The emerging Dutch artist Daniel Martin (b 1982) lives and works in Leiden where he paints some very powerful portraits. The canvasses are slightly unsettling renditions of distorted faces and at the same time they are quite fascinating.
Someone would be quick to point out that other artists have explored the same territory. To name but a few, think perhaps of Francis Bacon, Romain Saintonge or Jonathan Yeo. Going further back you could mention Henry Tonks, Paul Nash’s teacher at Slade, who happened to be a practicing surgeon as well as an artist. Tonks recorded in drawing the horrific appearances of soldiers returning from the WW1 front. The faces he met were oddly rearranged as if having brushed teeth with hand grenades.
Bacon goes down in history as a bleak chronicler of the human condition. Saintonge, on the other hand, has often wanted to capture fleeting moments, and Tonks created medical records between series of cosmetic surgery on each individual. Relatedly, Jonathan Yeo has also produced works based on cosmetic surgery procedures. He has presented faces of women before and after the incisions. The body of work reinterpreted the traditional portrait, the result of which became two solo exhibitions: ‘You’re Only Young Twice’, and I’ve Got You Under My Skin’.
However, this is very different — at least from a conceptual point of view. Daniel Martin is toying with order and chaos. In so doing the portraits are being diced up in zones that somehow convince us that they are in a constant flux between assembling and disassembling themselves. They are poignant reminders of the fact that portraits are illusions and always will be. But the temporal and transformative aspect also reminds us of our existence being an altogether transient thing.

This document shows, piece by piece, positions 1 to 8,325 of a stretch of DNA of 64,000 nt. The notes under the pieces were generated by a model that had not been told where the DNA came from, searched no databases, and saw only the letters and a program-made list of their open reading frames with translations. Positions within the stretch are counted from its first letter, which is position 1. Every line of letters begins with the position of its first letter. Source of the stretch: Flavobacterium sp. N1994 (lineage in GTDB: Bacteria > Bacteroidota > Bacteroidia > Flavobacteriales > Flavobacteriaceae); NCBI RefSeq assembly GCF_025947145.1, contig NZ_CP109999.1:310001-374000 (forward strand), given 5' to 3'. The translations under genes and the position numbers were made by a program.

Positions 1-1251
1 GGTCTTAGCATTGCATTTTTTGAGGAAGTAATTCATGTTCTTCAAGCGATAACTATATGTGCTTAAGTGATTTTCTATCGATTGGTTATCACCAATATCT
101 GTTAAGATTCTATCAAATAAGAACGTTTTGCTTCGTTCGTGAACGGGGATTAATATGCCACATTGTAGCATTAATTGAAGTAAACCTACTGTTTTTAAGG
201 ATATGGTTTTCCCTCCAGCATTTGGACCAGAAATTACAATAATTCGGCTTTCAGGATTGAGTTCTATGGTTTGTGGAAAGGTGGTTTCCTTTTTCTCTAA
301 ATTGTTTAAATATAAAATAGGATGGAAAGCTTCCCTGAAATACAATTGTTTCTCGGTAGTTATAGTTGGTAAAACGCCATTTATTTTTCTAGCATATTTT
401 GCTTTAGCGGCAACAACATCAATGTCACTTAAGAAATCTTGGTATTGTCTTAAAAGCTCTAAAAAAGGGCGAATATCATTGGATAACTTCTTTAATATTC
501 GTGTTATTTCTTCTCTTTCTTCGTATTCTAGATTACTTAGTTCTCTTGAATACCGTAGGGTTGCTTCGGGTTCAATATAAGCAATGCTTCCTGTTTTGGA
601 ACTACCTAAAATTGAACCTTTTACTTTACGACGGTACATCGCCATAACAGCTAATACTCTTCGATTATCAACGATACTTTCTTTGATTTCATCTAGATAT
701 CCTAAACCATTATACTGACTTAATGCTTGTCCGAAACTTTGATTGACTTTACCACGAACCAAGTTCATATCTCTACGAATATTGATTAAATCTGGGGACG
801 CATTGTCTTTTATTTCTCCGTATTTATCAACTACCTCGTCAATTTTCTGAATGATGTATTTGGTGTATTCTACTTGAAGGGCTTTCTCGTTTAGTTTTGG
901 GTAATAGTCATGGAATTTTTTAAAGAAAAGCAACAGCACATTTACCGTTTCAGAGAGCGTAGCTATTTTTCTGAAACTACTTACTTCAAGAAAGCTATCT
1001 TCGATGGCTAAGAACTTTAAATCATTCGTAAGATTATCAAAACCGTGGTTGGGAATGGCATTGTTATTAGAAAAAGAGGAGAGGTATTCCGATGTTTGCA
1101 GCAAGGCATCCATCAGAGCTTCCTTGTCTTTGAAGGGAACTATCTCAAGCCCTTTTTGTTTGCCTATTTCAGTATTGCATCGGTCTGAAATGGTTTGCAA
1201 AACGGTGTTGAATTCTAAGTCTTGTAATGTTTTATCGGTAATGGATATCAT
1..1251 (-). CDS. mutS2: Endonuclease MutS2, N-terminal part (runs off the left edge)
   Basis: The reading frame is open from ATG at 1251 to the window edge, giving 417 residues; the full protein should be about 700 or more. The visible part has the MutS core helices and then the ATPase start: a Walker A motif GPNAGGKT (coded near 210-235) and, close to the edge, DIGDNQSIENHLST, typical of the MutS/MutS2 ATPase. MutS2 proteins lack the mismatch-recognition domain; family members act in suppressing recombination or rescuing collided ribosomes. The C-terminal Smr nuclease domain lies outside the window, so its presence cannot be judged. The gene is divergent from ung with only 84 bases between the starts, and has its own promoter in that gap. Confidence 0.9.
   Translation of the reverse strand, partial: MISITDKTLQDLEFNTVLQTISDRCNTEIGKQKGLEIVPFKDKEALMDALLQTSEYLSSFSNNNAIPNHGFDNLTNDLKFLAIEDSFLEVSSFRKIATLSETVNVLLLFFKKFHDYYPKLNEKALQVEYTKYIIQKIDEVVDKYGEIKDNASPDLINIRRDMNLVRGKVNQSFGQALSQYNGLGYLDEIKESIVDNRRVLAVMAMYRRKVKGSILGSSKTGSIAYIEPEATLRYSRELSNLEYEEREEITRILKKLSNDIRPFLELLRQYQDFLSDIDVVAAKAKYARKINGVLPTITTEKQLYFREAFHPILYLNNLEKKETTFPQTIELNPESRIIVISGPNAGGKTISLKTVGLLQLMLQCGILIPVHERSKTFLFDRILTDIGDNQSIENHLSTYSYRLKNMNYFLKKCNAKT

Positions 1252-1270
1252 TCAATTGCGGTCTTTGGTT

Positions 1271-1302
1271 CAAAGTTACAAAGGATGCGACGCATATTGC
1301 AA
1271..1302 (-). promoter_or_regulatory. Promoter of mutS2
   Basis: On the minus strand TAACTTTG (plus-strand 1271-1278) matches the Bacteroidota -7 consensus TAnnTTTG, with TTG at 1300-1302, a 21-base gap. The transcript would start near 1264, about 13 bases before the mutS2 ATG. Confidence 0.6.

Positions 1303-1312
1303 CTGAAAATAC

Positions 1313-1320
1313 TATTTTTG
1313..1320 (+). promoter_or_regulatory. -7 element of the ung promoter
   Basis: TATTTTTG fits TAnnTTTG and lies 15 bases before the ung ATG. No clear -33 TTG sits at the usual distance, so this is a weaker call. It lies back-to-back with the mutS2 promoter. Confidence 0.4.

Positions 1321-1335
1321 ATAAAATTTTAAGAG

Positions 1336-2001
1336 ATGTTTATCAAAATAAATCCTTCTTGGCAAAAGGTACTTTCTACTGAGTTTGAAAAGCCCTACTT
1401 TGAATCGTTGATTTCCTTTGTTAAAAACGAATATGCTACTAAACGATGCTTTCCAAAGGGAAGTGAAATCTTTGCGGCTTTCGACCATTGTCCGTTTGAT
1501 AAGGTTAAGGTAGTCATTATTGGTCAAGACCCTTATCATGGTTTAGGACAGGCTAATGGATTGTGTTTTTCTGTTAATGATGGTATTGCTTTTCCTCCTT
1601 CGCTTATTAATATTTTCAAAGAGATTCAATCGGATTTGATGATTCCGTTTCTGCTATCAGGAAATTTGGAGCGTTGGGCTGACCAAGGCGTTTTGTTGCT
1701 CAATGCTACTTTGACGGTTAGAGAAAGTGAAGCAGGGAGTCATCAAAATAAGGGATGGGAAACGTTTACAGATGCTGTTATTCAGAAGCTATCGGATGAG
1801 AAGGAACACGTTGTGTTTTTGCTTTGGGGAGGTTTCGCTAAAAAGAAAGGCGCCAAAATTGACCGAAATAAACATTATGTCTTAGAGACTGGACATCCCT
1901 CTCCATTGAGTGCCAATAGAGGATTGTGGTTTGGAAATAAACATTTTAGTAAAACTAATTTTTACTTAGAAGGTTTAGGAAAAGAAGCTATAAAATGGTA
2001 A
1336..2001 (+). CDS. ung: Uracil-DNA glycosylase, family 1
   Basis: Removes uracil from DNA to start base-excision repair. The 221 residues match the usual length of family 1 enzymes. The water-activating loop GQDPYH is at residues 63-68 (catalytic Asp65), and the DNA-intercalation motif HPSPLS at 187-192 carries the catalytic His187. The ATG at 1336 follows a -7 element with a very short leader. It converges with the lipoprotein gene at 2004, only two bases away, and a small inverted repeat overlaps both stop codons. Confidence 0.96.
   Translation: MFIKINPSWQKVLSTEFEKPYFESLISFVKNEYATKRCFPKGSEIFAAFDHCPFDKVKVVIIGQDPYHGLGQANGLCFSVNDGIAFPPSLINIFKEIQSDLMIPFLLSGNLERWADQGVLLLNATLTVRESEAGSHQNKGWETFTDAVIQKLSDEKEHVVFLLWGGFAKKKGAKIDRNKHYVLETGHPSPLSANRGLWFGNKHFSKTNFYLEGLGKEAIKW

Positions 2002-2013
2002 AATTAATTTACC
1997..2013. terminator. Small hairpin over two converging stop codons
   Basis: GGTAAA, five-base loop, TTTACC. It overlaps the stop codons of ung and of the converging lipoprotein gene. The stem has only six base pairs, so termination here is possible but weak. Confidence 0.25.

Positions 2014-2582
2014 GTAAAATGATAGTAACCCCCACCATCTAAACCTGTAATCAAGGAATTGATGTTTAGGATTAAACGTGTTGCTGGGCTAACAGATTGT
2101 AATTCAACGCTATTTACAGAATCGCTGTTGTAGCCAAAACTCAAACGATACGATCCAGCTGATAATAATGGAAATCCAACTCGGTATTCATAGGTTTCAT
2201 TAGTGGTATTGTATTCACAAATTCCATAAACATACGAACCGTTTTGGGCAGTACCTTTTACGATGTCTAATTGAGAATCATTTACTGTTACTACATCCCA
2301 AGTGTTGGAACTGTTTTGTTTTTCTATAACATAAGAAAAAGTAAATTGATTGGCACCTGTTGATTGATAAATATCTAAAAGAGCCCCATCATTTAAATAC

This experimentation is not like inventing a baking recipe where you test different ratios of ingredients with each other. Rather it is more of a spontaneous and intuitive quest. The question is perhaps: when exactly is something a face, and when is it clearly not? Besides that there is a boldness in the mix of techniques applied. For instance notice the contrast between the fast brushwork and dripping paint, and the more slow and deliberate portraiture.
Martin’s unique portraits are so accomplished that you could easily guess they were painted by someone more established in mid- or late career. The work possesses the same amount of lasting magic that collectors have spotted early in Jonathan Yeo. But the artist is a new kid on the block in the sense that his background is commercial computer graphics. I.e. He has only committed himself fully to fine art since 2013. In that context he has shown great promise, and undoubtedly, it has helped him land his first solo exhibition in December last year — a goal which many artists have only reached after years of pushing diarrhoea uphill until it no longer returned.
© All images by courtesy of the artist Daniel Martin, all rights reserved.